Transportation Planning for Israel and the West Bank
In a project funded by DFG, researchers from the Hebrew University’s Geography Department is working with German academics and a Palestinian group from ARIJ (Bethlehem) devising tools to analyze transportation and land-use scenarios and their environmental impact in an area that includes Israel’s central region and the West Bank. An analytical model¬ produced using GIS software¬ which includes most-used routes, number and kinds of vehicles, air emissions, and other variables, allows the researchers to inves¬tigate the environmental impact of a spectrum of hypothetical case studies. This data will be made available to the planning authorities in Israel and the Palestinian Authority.
Hebrew University and researchers and scientists from Hebron University have joined forces in a that project aims to control the development of the armyworm, a voracious pest that poses a serious threat to regional crops such as cotton, corn and tomatoes. Techniques include disrupting the armyworm’s mating cycle through the use of synthetic pheronomones in the local environment.
Another project based on collaboration between Hebron University and Hebrew University researchers seeks to reduce the environmental impact of herbicides – chemical weed killers. The basic science aspect of the research investigates how certain herbicides act: why, for example, do the roots of a weed respond to the herbicide first even if it is applied to the leaves, and vice-versa. The practical application of this project is to collect weed populations from various places in the West Bank and, using techniques of molecular biology, to correlate the history of herbicide use with the weeds’ development of resistance to the herbicides. This project has established the first weed-science laboratory in the Palestinian Authority at Hebron University.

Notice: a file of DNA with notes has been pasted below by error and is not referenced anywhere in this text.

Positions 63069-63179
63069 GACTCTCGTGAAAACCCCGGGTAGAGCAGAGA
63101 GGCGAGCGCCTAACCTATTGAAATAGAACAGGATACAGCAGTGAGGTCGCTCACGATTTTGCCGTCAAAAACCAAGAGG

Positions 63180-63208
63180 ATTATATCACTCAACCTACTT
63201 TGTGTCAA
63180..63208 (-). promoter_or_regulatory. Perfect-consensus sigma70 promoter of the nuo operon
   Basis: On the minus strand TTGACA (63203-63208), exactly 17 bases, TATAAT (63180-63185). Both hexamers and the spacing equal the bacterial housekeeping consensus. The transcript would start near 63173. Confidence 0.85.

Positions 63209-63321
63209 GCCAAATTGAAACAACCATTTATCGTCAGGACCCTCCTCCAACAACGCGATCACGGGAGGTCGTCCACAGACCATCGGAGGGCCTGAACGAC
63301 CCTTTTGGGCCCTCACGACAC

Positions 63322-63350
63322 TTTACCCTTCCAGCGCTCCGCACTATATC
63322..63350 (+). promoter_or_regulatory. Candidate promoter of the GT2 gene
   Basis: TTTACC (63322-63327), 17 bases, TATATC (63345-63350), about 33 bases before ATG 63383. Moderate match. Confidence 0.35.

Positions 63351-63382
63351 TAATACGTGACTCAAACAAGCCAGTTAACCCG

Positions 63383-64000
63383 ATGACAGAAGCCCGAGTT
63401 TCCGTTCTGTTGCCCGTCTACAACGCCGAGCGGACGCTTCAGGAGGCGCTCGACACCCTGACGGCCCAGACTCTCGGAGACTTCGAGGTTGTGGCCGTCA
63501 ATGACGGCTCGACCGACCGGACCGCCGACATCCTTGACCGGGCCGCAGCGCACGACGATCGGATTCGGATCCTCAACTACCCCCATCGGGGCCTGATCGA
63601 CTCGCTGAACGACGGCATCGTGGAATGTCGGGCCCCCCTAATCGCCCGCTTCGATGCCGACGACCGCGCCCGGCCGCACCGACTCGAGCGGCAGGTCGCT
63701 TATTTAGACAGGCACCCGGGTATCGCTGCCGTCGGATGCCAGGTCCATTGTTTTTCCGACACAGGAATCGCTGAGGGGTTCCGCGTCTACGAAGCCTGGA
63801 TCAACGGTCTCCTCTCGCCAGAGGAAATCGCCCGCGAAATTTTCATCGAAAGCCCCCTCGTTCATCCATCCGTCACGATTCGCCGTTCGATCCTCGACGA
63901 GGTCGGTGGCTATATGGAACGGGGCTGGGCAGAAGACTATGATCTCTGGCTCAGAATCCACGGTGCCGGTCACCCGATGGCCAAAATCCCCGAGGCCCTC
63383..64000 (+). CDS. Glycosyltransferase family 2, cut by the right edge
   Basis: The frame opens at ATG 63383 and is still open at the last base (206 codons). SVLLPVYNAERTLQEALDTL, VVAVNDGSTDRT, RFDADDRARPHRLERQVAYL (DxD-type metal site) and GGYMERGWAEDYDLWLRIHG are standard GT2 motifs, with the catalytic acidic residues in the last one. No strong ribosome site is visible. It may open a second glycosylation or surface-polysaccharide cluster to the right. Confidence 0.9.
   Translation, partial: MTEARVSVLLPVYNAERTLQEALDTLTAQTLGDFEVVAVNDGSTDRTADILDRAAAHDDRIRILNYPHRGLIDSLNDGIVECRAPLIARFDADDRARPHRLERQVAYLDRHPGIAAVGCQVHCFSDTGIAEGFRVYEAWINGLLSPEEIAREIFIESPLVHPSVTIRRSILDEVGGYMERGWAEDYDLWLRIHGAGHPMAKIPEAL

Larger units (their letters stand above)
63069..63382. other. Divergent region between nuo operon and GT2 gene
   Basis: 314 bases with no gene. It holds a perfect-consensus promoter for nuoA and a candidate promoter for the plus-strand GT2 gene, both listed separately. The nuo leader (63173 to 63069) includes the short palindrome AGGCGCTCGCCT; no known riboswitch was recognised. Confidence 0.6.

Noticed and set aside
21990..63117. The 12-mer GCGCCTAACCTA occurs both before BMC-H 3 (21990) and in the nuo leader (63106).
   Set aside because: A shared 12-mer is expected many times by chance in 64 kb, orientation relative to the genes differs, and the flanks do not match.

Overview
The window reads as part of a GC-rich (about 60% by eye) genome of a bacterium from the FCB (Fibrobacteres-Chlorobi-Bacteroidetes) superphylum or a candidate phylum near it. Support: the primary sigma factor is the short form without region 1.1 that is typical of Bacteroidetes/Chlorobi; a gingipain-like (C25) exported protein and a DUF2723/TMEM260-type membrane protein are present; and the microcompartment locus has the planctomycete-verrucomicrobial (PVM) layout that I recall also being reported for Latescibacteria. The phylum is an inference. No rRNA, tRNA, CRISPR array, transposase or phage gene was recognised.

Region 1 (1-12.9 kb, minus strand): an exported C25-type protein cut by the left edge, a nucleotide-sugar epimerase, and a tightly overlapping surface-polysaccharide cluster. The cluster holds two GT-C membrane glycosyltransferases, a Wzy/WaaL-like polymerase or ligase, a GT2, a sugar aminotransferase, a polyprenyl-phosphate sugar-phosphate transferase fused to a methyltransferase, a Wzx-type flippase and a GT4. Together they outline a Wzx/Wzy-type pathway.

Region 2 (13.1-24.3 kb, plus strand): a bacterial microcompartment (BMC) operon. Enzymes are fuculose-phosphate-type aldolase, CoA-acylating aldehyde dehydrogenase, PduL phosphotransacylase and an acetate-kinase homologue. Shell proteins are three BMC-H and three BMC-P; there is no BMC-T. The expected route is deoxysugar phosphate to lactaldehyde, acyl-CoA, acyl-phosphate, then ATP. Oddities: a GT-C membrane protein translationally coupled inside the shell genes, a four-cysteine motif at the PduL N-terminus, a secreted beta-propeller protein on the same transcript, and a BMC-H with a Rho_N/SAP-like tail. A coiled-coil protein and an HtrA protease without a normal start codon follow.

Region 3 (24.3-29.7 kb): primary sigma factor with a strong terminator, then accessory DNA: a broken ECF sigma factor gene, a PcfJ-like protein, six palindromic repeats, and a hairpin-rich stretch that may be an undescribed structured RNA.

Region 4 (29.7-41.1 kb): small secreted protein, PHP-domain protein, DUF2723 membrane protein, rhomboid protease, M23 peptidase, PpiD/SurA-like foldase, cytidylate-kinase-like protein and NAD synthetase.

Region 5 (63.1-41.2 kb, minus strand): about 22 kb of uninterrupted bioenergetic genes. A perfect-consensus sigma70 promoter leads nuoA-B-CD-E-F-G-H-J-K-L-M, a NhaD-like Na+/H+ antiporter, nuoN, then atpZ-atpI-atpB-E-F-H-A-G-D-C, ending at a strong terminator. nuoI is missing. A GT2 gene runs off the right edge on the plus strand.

Waste-Water Recycling for Irrigation
With funding from the government of Belgium and the European Community, Hebrew University and Al-Quds University scientists are studying the safe use of recycled sewage water for agriculture. Israel already uses such water for irrigating non-edible crops such as cotton, but it can also be used for field and fodder crops. The larger question, however, is how to use recycled sewage water for food crops without danger to human health. At the Al-Quds campus, chickpeas and other legumes that are typically raised for human consumption by Palestinian farmers are now being grown experimentally with recycled waste-water using underground trickle-system irrigation, which reduces the risk of bacterial contamination.
Introducing Agricultural Innovations
In a project funded by the German Science Foundation (DFG), Hebrew University, German, and Palestinian teams are studying traditional Palestinian farming practices – specifically how agricultural information reaches farmers, what sources of information farmers use, and how they make their decisions about which farming methods to use – to determine ways in which innovative methods could be integrated into the recommendations of agricultural researchers and disseminated by extension services.